Marx diesel freight train set 9500

The Marx diesel freight train set number 9500 was an early 1950s electric train set featuring twin diesel locomotives pulling 7-in freight cars. It’s an attractive set and a very good example of post-war tin lithography, which was becoming something of a lost art at the time.

Marx diesel type electrical train set 9500

Marx diesel set 9500
The Marx diesel freight train set 9500 dates to around 1950.

The set consisted of two diesel locomotives numbered 6000, one powered and one dummy unit, and a caboose lettered for the Southern Pacific, which was one of the largest railroads west of the Mississippi River at the time. The diesels and caboose flanked the following 7-inch cars to make a five-unit set:

The powered engine had both forward and reverse, so the 9500 set could compete very nicely with a Lionel Scout set. The price and capabilities were similar, but Lionel didn’t offer diesel locomotives at that price point. So the Marx set looked less dated than what Lionel was willing to sell at a similar price.

We know Marx sold the set in 1950. It’s unclear when Marx discontinued it but it may have been as late as 1954.

Other set contents

The set also included an oval of O27 track and a 50 watt transformer, model 1239 with circuit breaker. The track and power weren’t anything special. The 1239 transformer, for example, lacks a set of posts for accessories. But they were enough to get you started and pretty typical for the price point this set sold for at the time.

Marx and its retail partners marketed the set as a diesel-type electric freight set. Regrettably, I was unable to find a vintage ad mentioning set number 9500 specifically, but similar sets in the 1952-54 timeframe sold for about $14.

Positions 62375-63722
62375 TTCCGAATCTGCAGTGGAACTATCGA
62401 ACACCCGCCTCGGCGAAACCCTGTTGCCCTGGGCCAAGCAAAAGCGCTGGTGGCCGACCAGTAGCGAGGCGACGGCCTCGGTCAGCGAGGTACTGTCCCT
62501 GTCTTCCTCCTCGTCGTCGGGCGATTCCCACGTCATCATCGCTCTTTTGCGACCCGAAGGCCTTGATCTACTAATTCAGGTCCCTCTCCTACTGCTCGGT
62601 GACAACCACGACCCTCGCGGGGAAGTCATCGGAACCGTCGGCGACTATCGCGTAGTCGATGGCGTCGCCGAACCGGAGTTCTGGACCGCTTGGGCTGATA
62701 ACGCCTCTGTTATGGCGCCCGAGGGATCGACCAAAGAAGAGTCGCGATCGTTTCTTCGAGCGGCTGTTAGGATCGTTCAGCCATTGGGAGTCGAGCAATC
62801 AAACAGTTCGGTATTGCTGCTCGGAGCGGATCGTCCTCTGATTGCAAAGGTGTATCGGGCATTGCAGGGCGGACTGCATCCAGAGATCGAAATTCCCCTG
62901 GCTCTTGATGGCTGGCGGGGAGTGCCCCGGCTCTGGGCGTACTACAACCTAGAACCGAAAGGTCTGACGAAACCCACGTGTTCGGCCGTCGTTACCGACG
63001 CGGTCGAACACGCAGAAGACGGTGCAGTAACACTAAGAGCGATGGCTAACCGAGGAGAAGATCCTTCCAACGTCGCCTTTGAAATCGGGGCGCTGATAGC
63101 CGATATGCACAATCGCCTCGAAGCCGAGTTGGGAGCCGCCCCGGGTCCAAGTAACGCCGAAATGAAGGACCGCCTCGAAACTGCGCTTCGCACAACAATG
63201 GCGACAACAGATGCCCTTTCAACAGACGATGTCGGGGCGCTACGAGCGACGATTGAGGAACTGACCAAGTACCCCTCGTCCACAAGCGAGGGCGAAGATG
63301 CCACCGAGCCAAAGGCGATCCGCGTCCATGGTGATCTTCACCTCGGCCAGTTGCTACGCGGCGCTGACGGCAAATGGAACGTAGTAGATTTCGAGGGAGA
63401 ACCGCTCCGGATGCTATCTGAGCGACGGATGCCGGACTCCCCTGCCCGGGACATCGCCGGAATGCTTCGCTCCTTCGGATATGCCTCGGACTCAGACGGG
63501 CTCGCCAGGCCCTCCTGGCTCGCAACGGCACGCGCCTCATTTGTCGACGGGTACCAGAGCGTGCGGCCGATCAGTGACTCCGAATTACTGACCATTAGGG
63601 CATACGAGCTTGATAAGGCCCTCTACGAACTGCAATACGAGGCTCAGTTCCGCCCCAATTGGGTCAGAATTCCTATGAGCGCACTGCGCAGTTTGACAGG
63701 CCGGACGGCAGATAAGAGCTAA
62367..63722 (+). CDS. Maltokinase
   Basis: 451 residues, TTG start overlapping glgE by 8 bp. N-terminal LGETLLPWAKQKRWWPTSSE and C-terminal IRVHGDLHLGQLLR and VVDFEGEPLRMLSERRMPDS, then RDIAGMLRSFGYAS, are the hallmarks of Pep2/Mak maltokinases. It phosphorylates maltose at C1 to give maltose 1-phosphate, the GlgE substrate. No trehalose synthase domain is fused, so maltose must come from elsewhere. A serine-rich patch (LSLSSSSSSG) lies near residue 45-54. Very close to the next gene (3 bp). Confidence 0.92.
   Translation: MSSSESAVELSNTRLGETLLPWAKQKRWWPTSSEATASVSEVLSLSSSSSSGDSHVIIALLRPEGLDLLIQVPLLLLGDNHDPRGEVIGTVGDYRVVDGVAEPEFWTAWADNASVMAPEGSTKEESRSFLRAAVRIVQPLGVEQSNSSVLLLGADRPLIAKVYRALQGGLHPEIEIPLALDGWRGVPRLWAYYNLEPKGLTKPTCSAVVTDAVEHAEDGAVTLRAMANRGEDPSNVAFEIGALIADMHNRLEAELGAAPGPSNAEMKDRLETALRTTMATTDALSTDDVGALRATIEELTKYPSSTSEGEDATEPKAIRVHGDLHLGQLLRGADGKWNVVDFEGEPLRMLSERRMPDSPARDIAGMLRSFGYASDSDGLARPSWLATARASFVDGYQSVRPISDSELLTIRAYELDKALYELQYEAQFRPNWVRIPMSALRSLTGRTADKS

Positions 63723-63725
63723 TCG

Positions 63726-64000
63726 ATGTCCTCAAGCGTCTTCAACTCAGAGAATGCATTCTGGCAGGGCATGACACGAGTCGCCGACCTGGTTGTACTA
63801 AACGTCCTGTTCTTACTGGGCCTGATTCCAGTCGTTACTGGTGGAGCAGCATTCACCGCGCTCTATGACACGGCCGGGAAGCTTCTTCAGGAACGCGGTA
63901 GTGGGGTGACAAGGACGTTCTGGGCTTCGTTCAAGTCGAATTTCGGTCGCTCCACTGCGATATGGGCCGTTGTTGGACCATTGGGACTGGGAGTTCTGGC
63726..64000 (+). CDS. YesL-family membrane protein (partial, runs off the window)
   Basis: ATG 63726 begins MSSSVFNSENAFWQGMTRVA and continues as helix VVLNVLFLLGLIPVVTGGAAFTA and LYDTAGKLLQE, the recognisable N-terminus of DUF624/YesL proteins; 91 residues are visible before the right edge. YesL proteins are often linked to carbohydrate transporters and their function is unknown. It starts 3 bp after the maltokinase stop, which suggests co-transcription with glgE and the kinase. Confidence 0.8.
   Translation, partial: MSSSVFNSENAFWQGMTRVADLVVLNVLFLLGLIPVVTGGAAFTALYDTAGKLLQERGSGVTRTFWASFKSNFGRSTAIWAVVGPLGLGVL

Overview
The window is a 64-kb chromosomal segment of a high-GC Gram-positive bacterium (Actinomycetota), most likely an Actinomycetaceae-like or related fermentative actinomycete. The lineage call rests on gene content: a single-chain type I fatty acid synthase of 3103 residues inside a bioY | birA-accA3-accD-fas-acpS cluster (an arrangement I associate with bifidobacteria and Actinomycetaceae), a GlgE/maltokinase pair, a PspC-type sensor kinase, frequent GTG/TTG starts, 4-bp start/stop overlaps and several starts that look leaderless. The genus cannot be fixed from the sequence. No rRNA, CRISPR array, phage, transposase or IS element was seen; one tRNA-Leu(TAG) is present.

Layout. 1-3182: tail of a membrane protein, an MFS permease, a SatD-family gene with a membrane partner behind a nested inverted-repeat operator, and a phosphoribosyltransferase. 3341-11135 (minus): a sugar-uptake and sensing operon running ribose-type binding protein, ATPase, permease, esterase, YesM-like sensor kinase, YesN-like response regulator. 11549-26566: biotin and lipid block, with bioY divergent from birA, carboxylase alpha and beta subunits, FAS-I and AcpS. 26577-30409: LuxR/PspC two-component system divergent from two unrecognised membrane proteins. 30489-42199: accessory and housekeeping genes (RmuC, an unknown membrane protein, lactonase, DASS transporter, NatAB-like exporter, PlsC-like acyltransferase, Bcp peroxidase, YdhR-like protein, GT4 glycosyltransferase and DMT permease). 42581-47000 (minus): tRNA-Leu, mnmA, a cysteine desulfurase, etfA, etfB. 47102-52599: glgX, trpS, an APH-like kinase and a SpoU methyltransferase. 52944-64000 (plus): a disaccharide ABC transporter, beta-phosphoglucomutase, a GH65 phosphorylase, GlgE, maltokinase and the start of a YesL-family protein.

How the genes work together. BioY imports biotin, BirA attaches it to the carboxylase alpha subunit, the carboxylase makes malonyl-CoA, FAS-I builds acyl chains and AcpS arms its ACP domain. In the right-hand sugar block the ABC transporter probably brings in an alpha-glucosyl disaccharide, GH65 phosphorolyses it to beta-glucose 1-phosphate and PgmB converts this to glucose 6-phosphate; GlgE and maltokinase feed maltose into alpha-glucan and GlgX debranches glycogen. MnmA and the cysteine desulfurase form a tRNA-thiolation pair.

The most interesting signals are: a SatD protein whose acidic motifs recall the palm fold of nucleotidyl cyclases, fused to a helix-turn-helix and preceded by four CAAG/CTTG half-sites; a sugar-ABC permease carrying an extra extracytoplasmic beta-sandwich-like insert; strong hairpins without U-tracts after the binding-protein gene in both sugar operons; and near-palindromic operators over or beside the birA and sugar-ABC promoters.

What was Southern Pacific?

The Southern Pacific was a Class 1 railroad that operated mostly in the southwestern United States, operating around 13,000 miles of track at its peak. Its track ran through the major cities in California, so this set would have had more appeal in the western United States than a set lettered for, say, the New York Central or Pennsylvania railroads.

The Southern Pacific merged into the Union Pacific in 1996. Southern Pacific has an interesting history beyond railroads. It ran telegraph lines alongside its railroad tracks, taking advantage of the value of the right-of-way, and in the 1970s it started using those lines for long distance telephone calls, creating what became Sprint, the telephone company that merged with T-Mobile in 2020.


I typically see boxed examples of the 9500 sell for around $100 shipped. Having original paperwork and a box in nice condition can help the value. Boxed examples are reasonably common, because Marx shipped them in sturdy boxes that worked well for storage, and the owners frequently boxed the set back up for storage when they weren’t using it.

I acquired an unboxed example earlier this year for around $50. While not a steal, I thought it was a fair price. And it’s always fun to buy a set locally.

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